Our Privacy/Cookie Policy contains detailed information about the types of cookies & related technology on our site, and some ways to opt out. By using the site, you agree to the uses of cookies and other technology as outlined in our Policy, and to our Terms of Use.


Winter Parenting Is the Worst

My God, the winters are tough.

As a parent, I have known no other challenge as steep or slick as the one which kicks off around the week before Thanksgiving here where I live in Pennsylvania, and continues right on up until April.

Or even … dare I say it?



RELATED: There Are Two Kinds of Snow Parents

Five or six months of inside living can’t be considered humane, even when you’re a carefree singleton in college or a half-loaded bachelor living out the wild last shards of your youth. But when you throw kids into the mix, especially young kids with restless hearts and boundless reserves of energy that need to be siphoned off like pressure cooker steam, life for regular moms and dads simply becomes a string of days marked by this awful winter madness not at all unlike Jack Nicholson's character's experience in The Shining.

As I write this, it is just a few days after Christmas, and yet we’ve already been bombarded with snow in my part of the world. The winds have been blowing harshly against the side of our house since, like, the day after Halloween. They never let up. Never ever, ever; they just bang up against the siding, stopping only long enough to bully the porch swing with hard shoves as I stand in the front window with a 4-year-old daughter wrapped around my one leg and a 2-year-old hyena son clinging to my other one, my face a mixture of horror and horrified.

I thought I could just pretend it wasn’t happening, too. That’s how brain-dead I get this time of year. We went to the park yesterday, my boy, Henry, and I. It was supposed to be a "guys' day" outing, a little quality time the two of us could share together while my wife, Monica, and Violet headed off to do their own thing. (Hot chocolate at the bookstore. Smart!)

The minute I climbed out of my ride in the parking lot of the park and pushed the door of the Honda open, ramming it into the 600 mph gale that was sweeping across our valley, I knew I was in for it. Henry, oh sweet delightful Henry; the poor kid had such a genuine grin off happiness strung between his lips.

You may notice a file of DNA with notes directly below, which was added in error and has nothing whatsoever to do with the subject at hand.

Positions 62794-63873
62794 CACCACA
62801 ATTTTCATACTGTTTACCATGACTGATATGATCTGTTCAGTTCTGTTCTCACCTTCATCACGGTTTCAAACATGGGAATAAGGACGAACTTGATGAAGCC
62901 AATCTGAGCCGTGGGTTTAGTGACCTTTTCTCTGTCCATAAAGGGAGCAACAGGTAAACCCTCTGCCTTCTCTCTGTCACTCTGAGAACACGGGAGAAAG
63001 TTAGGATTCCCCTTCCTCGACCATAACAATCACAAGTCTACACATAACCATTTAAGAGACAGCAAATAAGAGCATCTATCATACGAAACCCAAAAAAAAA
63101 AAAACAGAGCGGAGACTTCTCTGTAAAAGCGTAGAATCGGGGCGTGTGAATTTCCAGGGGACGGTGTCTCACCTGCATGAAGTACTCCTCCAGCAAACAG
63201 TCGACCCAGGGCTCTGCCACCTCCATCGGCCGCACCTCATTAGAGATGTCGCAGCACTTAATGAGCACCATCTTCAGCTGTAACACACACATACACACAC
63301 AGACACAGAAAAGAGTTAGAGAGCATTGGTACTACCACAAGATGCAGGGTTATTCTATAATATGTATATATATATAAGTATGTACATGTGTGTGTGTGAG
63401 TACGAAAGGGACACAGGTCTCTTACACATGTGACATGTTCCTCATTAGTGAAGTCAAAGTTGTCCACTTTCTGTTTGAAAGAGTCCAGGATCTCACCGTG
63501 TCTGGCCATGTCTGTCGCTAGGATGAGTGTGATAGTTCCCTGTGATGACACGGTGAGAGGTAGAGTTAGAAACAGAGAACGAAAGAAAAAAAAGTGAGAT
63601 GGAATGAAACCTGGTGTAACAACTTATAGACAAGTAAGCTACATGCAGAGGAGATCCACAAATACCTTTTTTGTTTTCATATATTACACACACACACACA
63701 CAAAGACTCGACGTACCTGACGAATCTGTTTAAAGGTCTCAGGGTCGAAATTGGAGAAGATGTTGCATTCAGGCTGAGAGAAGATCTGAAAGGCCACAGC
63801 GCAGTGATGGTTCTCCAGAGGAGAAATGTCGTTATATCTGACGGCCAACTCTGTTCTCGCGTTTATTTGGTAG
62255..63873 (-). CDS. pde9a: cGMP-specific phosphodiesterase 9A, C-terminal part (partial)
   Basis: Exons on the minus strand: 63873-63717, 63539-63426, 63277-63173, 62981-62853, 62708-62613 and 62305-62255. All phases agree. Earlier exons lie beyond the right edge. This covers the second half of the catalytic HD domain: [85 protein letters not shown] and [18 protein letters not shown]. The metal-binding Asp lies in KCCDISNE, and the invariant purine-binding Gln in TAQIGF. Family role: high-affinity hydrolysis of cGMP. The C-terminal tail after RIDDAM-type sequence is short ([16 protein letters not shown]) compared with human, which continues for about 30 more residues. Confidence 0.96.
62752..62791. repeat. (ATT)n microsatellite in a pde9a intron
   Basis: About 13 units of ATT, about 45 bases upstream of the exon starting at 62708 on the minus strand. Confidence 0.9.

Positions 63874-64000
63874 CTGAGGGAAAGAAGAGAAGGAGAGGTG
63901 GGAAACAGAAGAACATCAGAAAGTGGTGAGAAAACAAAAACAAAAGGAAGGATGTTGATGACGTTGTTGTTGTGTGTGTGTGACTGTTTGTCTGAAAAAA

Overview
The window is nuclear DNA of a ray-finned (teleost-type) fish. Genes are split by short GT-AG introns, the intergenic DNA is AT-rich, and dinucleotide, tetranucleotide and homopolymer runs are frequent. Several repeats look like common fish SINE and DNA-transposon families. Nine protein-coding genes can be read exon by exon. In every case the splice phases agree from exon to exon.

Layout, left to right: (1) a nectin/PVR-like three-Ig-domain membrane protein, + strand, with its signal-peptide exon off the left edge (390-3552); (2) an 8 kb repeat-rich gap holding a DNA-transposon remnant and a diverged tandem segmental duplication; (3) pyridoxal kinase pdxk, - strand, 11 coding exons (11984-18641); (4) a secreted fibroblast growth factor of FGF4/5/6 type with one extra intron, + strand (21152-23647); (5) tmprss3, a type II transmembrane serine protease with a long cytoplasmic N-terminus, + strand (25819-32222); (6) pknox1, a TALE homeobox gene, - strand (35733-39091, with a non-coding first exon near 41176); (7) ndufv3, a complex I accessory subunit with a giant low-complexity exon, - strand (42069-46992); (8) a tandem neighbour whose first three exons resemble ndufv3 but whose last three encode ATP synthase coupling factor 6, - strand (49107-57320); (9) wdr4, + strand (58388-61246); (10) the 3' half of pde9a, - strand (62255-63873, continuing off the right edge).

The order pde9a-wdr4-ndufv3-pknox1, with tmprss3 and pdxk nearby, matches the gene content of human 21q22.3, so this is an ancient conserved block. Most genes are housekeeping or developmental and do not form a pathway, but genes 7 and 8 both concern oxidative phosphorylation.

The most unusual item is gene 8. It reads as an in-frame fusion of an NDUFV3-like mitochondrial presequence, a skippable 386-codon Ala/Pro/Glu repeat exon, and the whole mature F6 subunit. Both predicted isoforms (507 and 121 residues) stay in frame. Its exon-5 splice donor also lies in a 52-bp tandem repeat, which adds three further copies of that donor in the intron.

They had watched all the TV shows and movies they could stomach at this point.

“Dad, can we go on da swides!?”

“Daddeeee, can we pway in the sandbox?”

“Dad! Let’s ride swings!”

What had I done? There was so much 100-proof hope in his words as I unbuckled him from his carseat. Ugh. For a second there I felt ashamed for even letting him grow up in this land of stupid frozen dreams.

“Daddee! Let’s go over to…”

His wee lips froze mid-sentence. His back rose up in a hump as he tried to protect the small of his tender little chicken neck from the stinging wasps of wind. Truth be told, I’m thinking that he probably would have cried fat tears right then and there, too, just as the real world hit him like a horseshoe in the chest, except that I think all of the fluid in his body had iced up before he had time to even half-process the pain.

What can you say to a little boy in that moment, you know?

I screamed at him, like a fool, through the gale, "Wheee! It’s windy out here today! Let’s try and run around on the soccer field, OK?”

But all the fun, all the "guys' day" foolishness had already been swept airborne and was three counties away by now. Running around, at this point, was honestly the only way I could imagine us staying alive; either that or just leaving flat out. But I am a man of my word, if nothing else, so we set out toward the swing sets and jungle gyms, two sad bundles of immeasurable disappointment and cheek burn.

We managed to have a few laughs in the end. At least I think they were laughs. It could have been Henry’s weak gasps as he was trying desperately to break off a piece of oxygen from the relentless gusts blowing by us. We stayed, I don't know, maybe 15 minutes before (no lie!) a snowman ran by us and called us two crazy bastards in the fleeting moments before a whirl of compressed Arctic air shattered his plump body into a trillion crystals of nothingness.

Back in the car, headed for the relative safety of our home, I was once again overcome by this growing trepidation that eats me alive in the winter time.

What the hell were we going to do now?

RELATED: Extreme Outdoor Kid Activities

How was I going to entertain two kids who had already played with every toy that they own and colored in every coloring book they have, TWICE. They had watched all the TV shows and movies they could stomach at this point, too, and it was only December.



Anyway, it’s the eye of the storm, I guess. We made it that far, at least. Thanks to Christmas we’ll have a few new gadgets and gizmos to mess around with for a while, so I’ve bought a little time, I think. Yet, any parent who has been through this knows the the cold, hard truth, and the truth is this: We’ll be one lucky family if the cops don’t roll up here one fine spring morning many moons from now just to find a couple of feral kids hanging out with two fat dogs, all of them licking the grease off of their lips and burping like savages as they sit there, unable to move, a semi-circle of food coma beats sitting atop the licked-clean bones of a mom and dad who, once upon a time, fought old man winter and lost.

Share This on Facebook?

More from toddler